As he adjusts to a new team and role in the Redskins' defense, Greg Toler is focused on building community in the locker room and being accountable when he's on the field.
It's been easy to forget about him.
The Redskins made the biggest splash of the offseason when they signed cornerback Josh Norman in April. Then, a few weeks later, they drafted Virginia Tech cornerback Kendall Fuller. People talked about how the additions, with Bashaud Breeland returning from his best statistical season, would enhance the Redskins secondary and solidify any pass coverage weaknesses from the year before.
Lost within that discussion, however, has been cornerback Greg Toler, the free agent the Redskins signed in April after a three-year stint as a starter with the Colts. He was added to provide depth at the position and has been playing snaps with the second-team defense during OTAs thus far. His return home – he graduated from Northwestern (Md.) High School and attended Saint Paul's College in Lawrenceville, Va. – has been, understandably, under the radar.
But that's the way most of his career has gone.
Toler nearly gave up football when his high school grades didn't qualify him for college. He stocked shelves at J.C. Penny until a local coach asked him to play for the D.C. Explosion in the Regional American Football League.
Soon, the head coach of St. Paul's, a historically black college, saw his film and asked if he'd be willing to play and help revive his program in the process. He did both, and caught the eyes of NFL scouts, and eventually the Arizona Cardinals, who drafted him in 2009 (he remains the only NFL player drafted from St. Paul's after the school's football program was shut down in 2011).
"You always question the saying, they'll find you, the NFL will find you," Toler said after he signed. "And I definitely want to attest to that."
So far, Toler's experience in the last two weeks has been positive even as his usual starting role has taken a back seat to others. He enjoys the locker room, is getting along with coaches and is building camaraderie with his teammates, something that's helping his transition in Washington as he carves out a more defined place in the defense.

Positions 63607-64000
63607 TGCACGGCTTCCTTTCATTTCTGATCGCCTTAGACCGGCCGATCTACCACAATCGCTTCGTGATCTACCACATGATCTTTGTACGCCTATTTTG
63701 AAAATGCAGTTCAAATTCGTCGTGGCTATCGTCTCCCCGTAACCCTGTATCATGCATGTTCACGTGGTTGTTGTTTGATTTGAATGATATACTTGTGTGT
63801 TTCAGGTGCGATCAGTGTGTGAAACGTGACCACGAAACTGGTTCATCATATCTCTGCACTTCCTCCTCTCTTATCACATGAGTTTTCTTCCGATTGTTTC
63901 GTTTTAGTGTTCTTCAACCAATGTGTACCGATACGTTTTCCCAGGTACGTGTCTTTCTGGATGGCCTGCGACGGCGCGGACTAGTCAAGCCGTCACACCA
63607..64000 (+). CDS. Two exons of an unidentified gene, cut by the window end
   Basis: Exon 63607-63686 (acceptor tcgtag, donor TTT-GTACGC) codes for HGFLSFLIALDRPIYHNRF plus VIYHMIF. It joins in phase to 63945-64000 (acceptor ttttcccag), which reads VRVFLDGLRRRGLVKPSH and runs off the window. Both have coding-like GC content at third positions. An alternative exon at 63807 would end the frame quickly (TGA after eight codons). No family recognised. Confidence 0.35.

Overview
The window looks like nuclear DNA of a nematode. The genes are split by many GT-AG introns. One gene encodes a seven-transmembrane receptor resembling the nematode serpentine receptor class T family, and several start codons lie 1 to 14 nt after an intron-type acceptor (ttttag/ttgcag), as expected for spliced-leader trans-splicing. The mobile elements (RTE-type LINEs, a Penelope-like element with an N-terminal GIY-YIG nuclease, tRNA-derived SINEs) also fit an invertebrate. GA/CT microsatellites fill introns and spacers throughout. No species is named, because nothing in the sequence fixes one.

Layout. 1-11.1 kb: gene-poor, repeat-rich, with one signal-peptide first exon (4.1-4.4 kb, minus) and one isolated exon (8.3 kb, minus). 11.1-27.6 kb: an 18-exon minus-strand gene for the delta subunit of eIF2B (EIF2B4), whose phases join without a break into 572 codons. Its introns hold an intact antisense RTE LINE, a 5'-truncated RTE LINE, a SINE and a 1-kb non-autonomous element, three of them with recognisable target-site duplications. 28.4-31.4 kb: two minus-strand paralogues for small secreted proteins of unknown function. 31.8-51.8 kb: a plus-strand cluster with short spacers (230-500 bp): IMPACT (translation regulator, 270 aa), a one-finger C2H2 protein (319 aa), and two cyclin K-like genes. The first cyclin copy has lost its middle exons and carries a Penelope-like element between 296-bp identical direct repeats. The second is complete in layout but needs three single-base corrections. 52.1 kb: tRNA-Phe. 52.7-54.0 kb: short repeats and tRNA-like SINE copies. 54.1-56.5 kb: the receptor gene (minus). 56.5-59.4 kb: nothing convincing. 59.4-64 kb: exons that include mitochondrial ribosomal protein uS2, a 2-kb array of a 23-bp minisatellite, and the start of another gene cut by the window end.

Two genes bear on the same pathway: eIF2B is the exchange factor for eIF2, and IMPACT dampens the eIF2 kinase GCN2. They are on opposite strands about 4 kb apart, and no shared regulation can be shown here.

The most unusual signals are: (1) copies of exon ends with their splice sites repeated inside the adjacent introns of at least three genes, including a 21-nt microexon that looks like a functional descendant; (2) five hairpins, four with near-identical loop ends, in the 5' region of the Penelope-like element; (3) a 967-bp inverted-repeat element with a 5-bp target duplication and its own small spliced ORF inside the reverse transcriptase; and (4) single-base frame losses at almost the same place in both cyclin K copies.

Check out images from the Washington Redskins' defense and special teams during their sixth day of OTAs at Redskins Park in Loudoun County, Va.
"We just feed off of one another," Toler said of the secondary. "We always say one person makes a play we all make a play and we're just trying to build one another and use each other. Iron sharpens Iron. Man sharpens man."
That general attitude doesn't make Toler too worried about his place within the group of corners at this point. He knows there are valuable players that will compete for time with him – Quinton Dunbar after an impressive position switch last year, to name just one – but also approaches OTAs the same way his defensive coordinator does.
Starting spots and depth chart projections are not written in "sharpie," as Joe Barry described it last week. The month of June is about competition, but it's not deciding Toler's fate just yet.
"I think being a complete professional you always want to come and do your best and push the other guy to do his best so I think it's just the natural competition amongst everyone offensively, defensively, and special teams," Toler said. "I don't really think people look into it too much, but it's just natural. One person makes a play it just makes you want to go out there and make a play.
"You try not to play into it too much. You try to go out there and get minimum reps when you're not out there and just execute your job when your number is called. Whether it's nickel, whether it's base or whatever it is, I just try to be accountable."
As it stands, DeAngelo Hall and Will Blackmon, both of whom have been longtime cornerbacks, have been receiving first-team reps at safety in the process of transitioning to a new position. Their natural sensibilities playing on the perimeter of the field is noticeable to Toler, who has already benefited from their guidance calling out plays and positions behind him.
"Honestly, it definitely is [noticeable] because they can relate to the cornerback position, so when we're in certain coverages they know where they have to help more because corners get more stressed in certain schemes," Toler said. "It definitely helps when you have guys back there that know the outside and then they're moving inside and playing off the quarterback, so it definitely helps."
That Barry is someone he also respects only helps his comfort level and his understanding of where he will fit into his scheme.
"He's a straightforward guy and puts us in great situations," Toler said of Barry. "Players can always relate to that when your coach has your back on and off the field."